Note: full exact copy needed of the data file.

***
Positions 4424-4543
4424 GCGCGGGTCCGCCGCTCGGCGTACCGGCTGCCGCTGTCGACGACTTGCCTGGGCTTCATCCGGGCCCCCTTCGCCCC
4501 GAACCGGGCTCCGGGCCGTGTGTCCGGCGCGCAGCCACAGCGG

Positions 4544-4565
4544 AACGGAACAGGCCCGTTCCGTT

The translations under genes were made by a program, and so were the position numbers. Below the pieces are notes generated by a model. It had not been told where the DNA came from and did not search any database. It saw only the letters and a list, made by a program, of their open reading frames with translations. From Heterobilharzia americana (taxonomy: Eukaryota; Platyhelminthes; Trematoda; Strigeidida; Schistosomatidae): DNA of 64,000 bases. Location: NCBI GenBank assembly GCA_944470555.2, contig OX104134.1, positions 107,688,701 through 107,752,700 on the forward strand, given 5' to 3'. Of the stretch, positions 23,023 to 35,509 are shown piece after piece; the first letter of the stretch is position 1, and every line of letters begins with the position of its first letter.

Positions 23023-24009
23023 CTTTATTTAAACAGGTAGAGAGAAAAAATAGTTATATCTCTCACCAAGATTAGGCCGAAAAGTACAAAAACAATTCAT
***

Positions 4424-4543
4424 GCGCGGGTCCGCCGCTCGGCGTACCGGCTGCCGCTGTCGACGACTTGCCTGGGCTTCATCCGGGCCCCCTTCGCCCC
4501 GAACCGGGCTCCGGGCCGTGTGTCCGGCGCGCAGCCACAGCGG

Positions 4544-4565
4544 AACGGAACAGGCCCGTTCCGTT

The translations under genes were made by a program, and so were the position numbers. Below the pieces are notes generated by a model. It had not been told where the DNA came from and did not search any database. It saw only the letters and a list, made by a program, of their open reading frames with translations. From Heterobilharzia americana (taxonomy: Eukaryota; Platyhelminthes; Trematoda; Strigeidida; Schistosomatidae): DNA of 64,000 bases. Location: NCBI GenBank assembly GCA_944470555.2, contig OX104134.1, positions 107,688,701 through 107,752,700 on the forward strand, given 5' to 3'. Of the stretch, positions 23,023 to 35,509 are shown piece after piece; the first letter of the stretch is position 1, and every line of letters begins with the position of its first letter.

Positions 23023-24009
23023 CTTTATTTAAACAGGTAGAGAGAAAAAATAGTTATATCTCTCACCAAGATTAGGCCGAAAAGTACAAAAACAATTCAT